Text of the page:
Men—he returned to the Eastlake streets on Saturday night—except those lost in the monomania of a dream, didn't want to work, they didn't even wish to be virtuous. They turned continually to the bypaths of pleasure, that self-delusion and forgetfulness of drink. Yes, released from the tyrannies of poverty, they flung themselves into a swift spending. The poor were more securely married than the rich, the dull than the imaginative—married, he meant, in the sense of a forged bond, a stockade. This latter condition had been the result of allowing the church to interfere unwarrantedly in what was not its affair. Religion had calmly usurped this, the most potent of the motives of humanity; or, rather, it had fastened to it the ludicrous train of ritual. That laughable idea that God had a separate scrutinizing eye, like the eye of a parrot, on every human atom!

Lee changed his position, physically and mentally—he was lying in bed—and regarded religion in itself. It was, in the hunger for a perpetual identity, almost as strong a force as the other passion. But were they conspicuously other? They had many resemblances. He didn't, by religion, refer to Christianity which, he thought, was but a segregated and weakened form of worship. It was, for example, against the Christian influence that he was struggling. He meant the sense of profound mystery, the revolt against utter causelessness, which had tormented to no clearness so many generations of minds. He accepted the fact that a formless longing was all that he could ever experience; for him, uncritically, that seemed enough; he had willingly relinquished any hope of an eternity like a white frosted cake set with twinkling candles. But viewed as a tangible force operating here and now, identical—to return to his main preoccupation—with love, it demanded some settled intelligence of comprehension.

What he wanted, he was drawn bolt upright as if by an inner shout, was an assurance that could be depended on, that wouldn't break and break and leave him nothing but a feeling of inscrutable mockery. He wanted to understand himself, and, in that, Fanny and the children ... and Savina. Obviously they were all bound together in one destiny, by a single cause. Why had he stopped loving Fanny and had no regret—but a sharp gladness—in his adultery with Savina? He discarded the qualifying word as soon as it had occurred to him: there was no adultery, adulteration, in his act with Savina; it had filled him with an energy, a mental and nervous vigor, long denied to the sanctified bed of marriage. He wanted not even to be justified, but only an explanation of what he was; and he waited, his hands pressed into the softness of the mattress on either side of him, as if the salvation of some reply might come into his aching brain. Nothing, of course, broke the deep reasonable stillness of the night. He slipped back on his pillow weary and baffled.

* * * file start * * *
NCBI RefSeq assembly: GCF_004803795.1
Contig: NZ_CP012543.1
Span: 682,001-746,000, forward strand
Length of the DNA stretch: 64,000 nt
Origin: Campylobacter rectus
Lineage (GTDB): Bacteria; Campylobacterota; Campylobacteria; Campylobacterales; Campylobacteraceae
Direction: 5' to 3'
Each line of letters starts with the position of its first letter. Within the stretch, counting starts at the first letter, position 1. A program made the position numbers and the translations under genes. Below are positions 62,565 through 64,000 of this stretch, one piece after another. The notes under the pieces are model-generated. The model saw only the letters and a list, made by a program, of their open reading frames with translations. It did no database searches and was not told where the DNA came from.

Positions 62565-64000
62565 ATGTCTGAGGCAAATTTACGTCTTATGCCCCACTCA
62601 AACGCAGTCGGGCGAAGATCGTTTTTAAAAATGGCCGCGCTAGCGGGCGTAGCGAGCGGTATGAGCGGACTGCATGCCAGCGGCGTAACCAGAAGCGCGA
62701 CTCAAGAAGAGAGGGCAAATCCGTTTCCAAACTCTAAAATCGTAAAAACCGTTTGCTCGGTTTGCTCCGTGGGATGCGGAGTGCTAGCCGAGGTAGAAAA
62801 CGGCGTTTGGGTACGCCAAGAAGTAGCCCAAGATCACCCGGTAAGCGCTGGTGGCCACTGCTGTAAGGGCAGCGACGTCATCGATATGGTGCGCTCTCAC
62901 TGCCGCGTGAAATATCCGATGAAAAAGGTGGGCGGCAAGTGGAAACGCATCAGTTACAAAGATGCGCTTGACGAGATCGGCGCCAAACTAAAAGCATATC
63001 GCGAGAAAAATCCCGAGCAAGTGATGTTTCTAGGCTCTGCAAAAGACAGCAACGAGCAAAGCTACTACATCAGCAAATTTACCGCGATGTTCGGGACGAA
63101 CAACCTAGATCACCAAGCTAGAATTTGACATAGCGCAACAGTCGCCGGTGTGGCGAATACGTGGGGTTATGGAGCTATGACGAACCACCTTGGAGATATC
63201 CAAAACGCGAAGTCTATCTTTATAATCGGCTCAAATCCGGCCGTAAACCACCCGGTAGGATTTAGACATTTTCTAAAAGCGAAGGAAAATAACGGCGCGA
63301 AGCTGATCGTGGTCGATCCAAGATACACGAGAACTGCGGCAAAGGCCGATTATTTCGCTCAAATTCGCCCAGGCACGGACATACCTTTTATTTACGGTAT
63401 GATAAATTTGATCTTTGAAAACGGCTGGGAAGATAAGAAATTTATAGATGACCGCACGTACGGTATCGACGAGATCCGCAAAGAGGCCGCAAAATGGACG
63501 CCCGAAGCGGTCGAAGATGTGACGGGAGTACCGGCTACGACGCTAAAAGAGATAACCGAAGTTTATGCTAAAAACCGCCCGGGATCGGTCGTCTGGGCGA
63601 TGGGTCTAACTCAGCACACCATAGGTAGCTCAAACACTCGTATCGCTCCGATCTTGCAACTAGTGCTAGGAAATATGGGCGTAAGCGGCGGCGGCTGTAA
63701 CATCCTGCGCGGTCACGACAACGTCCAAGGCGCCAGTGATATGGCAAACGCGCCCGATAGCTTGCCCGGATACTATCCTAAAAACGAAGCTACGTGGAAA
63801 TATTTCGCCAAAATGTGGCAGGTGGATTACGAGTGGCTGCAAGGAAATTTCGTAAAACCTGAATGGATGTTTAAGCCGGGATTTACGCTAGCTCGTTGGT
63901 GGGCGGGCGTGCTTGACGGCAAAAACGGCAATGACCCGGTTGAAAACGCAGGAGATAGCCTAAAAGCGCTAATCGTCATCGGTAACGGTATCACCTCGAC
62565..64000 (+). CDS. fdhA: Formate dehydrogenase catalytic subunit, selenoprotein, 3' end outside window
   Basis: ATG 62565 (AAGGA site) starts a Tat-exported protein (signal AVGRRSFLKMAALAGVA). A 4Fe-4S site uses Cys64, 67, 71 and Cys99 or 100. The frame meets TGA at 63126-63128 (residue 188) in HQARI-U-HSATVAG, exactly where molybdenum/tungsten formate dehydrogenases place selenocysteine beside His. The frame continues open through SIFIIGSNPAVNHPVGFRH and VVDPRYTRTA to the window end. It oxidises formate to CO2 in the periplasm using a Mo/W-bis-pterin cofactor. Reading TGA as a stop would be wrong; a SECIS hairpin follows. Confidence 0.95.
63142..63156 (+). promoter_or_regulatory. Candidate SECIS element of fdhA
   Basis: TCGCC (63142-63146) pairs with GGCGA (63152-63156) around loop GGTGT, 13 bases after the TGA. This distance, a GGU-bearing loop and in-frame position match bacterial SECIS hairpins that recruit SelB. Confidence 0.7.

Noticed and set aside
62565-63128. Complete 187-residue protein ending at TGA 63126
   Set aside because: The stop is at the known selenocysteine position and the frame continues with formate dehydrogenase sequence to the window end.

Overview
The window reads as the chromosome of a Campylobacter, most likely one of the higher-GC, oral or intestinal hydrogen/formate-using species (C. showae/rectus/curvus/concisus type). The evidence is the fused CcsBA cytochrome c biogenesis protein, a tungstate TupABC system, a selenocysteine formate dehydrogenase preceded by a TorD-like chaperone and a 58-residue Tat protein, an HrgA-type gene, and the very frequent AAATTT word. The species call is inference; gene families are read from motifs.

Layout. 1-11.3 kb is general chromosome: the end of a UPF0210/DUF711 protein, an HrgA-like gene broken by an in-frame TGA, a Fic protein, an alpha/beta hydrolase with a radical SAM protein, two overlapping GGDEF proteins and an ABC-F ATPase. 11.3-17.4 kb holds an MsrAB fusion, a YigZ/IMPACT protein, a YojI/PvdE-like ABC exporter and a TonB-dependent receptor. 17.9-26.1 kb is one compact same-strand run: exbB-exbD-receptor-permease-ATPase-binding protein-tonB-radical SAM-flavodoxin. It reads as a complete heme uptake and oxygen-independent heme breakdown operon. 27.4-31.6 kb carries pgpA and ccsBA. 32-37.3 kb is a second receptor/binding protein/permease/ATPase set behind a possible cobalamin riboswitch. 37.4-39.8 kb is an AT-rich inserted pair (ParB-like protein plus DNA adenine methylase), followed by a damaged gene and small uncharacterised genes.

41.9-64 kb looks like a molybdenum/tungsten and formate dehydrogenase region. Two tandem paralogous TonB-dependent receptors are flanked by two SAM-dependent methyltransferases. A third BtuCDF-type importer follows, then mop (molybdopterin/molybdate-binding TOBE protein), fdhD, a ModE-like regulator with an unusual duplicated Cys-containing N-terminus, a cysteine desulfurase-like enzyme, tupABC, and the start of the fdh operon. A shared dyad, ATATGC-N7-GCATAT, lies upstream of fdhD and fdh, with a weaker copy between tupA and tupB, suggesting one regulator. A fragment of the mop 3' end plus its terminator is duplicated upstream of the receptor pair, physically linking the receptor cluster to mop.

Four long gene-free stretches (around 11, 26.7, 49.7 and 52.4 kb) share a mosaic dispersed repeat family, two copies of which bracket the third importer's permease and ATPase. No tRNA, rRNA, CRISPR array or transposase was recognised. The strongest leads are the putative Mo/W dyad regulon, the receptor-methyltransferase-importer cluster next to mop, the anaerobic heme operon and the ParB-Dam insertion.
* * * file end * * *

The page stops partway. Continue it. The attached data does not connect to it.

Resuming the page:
There, to defraud his misery, he deliberately summoned the memory of Savina, and of delirious hours. She came swiftly, with convulsive shoulders, fingers drawn down over his body; he heard her little cry, "Ah!" How changed her voice had been when she said, "I love you." It had had no apparent connection with the moment, their actual passion. It had disturbed him with the suggestion of a false, a forced, note. In a situation of the utmost accomplishable reality it had been vague, meaningless. I love you. It was a strange phrase, at once empty and burdened with illimitable possibilities. He had said it times without number to Fanny, but first—how seductively virginal she had been—on a veranda at night. Then, though not quite for the first time, he had kissed her. And suddenly her reserve, her protecting chastity, had gone out of her forever.

When had the other, all that eventually led to Savina, begun; when had he lost his love? A long process of turning from precisely the orderly details which, he had decided, should make marriage safe. He was back where he had started—the realization of how men deserted utility for visions, at the enigmatic smile of Cytherea. A sterile circle. Some men called it heaven, others found hell. His mental searching, surrounded, met, by nullity, he regarded as his supreme effort in the direction of sheer duty. If whoever had it in command chose to run the world blindly, unintelligibly, in a manner that would soon wreck the strongest concern, he wasn't going to keep on annoying himself with doubts and the dictates of a senseless conscience. What, as soon as possible, he'd do was fall asleep.

The crowing of a rooster pierced the thinning night, a second answered the first, and they maintained a long self-glorifying, separated duet. The wind which had been flowing in at the north window changed to the south-west.

The difficulties of his living with Fanny increased the next morning: it was one of the week-days when he didn't go into town after breakfast. He was dressed for riding, his horse was at the door, when, without previous announcement and unprepared, she decided to go with him. He could hear her hurrying upstairs—it upset her unreasonably to rush—and suddenly, with the audible fall of a boot on the floor, there was the unmistakable sound of sobbing.